San Quentin State Prison was the site of one of the country’s worst COVID outbreaks during the early months of the pandemic. More than 2,000 people incarcerated or working at the prison caught the virus in 2020 and 28 people died.
Now, as omicron surges across the country, the virus has a new foothold in California’s oldest prison.
Data from the California Department of Corrections and Rehabilitation shows 65 active cases among the men incarcerated there, and another 87 infections among staff members. It’s likely the true number is even higher. According to the CDCR’s dashboard, only 21% of the incarcerated population have been tested within the past two weeks.
With new outbreaks rapidly spreading across California prisons, officials suspended in-person visiting last week and began limiting movement of prisoners and staff between and throughout institutions.
At least eight California prisons currently have more than 100 active COVID cases, according to state data.
While 91% of San Quentin's prisoners are vaccinated, about one in four staff members at the prison are not. Staff vaccination rates are even lower at most other California prisons, sitting below 50% in several cases.
“[Inmates] are being locked down because they don’t want to take the precautions to keep us safe,” said David Jarrell, who spent four years incarcerated at San Quentin before being released last Sunday. “It looks good for them when we get vaccinated, but they refuse to get vaccinated.”
Jarrell, who caught COVID during San Quentin’s first wave, said he fears for the safety of the men he left behind.
“There’s a lot of older people there, so who knows what Covid will do to them if they get it a second time,” Jarrell said.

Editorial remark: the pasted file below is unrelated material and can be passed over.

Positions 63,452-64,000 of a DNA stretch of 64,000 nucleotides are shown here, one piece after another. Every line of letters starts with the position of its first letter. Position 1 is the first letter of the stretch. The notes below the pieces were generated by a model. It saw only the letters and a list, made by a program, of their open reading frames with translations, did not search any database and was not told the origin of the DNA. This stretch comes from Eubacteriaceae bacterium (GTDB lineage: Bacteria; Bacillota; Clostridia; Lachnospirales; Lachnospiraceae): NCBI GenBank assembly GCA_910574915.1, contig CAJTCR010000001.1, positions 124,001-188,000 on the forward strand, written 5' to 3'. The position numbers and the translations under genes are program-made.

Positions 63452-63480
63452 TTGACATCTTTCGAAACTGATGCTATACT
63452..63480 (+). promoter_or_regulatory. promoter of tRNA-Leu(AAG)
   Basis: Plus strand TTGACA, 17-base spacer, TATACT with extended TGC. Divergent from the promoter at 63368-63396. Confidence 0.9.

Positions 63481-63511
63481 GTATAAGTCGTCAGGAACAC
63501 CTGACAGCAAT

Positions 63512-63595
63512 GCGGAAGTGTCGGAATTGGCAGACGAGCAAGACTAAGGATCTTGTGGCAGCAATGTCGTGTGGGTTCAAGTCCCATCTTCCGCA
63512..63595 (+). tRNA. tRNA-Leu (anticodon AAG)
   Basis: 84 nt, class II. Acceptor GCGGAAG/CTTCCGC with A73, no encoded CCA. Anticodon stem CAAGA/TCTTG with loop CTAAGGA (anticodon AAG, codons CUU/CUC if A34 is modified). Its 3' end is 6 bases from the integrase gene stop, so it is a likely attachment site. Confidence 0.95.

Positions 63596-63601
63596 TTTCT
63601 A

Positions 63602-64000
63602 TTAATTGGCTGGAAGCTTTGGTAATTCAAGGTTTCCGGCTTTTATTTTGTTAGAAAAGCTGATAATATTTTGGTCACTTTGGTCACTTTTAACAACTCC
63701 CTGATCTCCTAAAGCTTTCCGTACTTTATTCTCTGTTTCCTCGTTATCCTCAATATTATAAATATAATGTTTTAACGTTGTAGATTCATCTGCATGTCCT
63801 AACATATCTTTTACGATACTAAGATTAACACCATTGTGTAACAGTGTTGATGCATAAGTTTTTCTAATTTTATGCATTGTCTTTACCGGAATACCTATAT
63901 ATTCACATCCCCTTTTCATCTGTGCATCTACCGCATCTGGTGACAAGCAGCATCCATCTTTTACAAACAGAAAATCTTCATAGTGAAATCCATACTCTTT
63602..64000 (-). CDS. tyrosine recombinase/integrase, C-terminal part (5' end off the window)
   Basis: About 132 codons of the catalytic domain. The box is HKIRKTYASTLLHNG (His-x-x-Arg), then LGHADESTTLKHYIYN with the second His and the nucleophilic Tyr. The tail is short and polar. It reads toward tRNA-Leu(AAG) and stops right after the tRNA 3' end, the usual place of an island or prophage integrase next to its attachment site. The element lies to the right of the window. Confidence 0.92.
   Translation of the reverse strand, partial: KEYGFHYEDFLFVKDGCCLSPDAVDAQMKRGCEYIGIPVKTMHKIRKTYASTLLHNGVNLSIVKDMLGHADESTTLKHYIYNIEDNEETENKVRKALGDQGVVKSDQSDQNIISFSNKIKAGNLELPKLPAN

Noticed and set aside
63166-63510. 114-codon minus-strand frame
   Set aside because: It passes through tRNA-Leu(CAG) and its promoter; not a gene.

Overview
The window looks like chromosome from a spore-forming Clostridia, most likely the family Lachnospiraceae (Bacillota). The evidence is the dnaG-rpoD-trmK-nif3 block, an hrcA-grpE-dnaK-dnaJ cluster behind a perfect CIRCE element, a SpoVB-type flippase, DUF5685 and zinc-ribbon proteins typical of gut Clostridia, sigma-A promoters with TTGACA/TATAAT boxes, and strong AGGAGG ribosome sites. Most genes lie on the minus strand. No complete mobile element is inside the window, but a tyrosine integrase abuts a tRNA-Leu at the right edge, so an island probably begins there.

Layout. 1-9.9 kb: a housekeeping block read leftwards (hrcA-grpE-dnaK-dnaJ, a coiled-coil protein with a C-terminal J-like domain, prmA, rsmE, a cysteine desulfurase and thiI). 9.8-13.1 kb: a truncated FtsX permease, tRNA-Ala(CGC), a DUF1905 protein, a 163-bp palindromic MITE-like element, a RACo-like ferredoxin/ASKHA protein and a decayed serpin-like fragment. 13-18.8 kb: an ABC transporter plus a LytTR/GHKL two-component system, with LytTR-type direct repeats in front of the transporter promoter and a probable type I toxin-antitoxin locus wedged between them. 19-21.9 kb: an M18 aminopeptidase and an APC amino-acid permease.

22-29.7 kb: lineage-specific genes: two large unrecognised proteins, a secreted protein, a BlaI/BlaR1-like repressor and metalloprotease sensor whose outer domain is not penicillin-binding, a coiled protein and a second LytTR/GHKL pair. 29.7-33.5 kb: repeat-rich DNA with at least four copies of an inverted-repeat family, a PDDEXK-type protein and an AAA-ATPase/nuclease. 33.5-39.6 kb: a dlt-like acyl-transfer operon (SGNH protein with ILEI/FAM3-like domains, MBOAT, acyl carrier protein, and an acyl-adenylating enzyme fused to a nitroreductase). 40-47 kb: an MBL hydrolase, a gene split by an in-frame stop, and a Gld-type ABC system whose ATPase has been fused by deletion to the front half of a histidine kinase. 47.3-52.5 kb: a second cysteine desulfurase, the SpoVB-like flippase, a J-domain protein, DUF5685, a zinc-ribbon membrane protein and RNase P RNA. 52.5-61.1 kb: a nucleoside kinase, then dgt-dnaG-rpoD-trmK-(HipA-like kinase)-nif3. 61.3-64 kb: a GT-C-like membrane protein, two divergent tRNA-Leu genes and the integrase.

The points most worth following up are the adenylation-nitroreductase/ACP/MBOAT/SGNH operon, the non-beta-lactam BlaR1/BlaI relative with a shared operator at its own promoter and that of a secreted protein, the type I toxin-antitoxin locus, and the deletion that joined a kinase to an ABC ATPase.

He said the psychological effects of a sustained lockdown can be devastating. People are kept in cells nearly all day, showers are few and far between, the meals are cold, and family contact is limited. In many cases, Jarrell said, those feeling symptoms don’t report them for fear of being placed in “the hole.”
Incarcerated journalist Juan Haines wrote about that here.
Prison officials acknowledged the adversity in writing on the CDCR website.
“We understand this is a big hardship for the population and their loved ones, but it’s a necessary public health measure to prevent thousands of visitors at our institutions while we seek to control this highly-transmissible COVID variant.”
In response to the surge at San Quentin, state prison officials say they’ve implemented new safety measures and have on-site vaccination clinics for staff five days a week. Those safety protocols include:
- Enforcing social distancing in the dayroom, canteen, and phones.
- Allowing only one housing unit or dorm to participate in recreation at any given time
- Moving educational courses and religious programs inside housing units
- Suspending in-person visiting
- Adding “isolation space” within the chapels, gym and housing units that have solid cell doors
This is a developing story. NBC Bay Area will continue to provide updates on the outbreak at San Quentin as we learn more.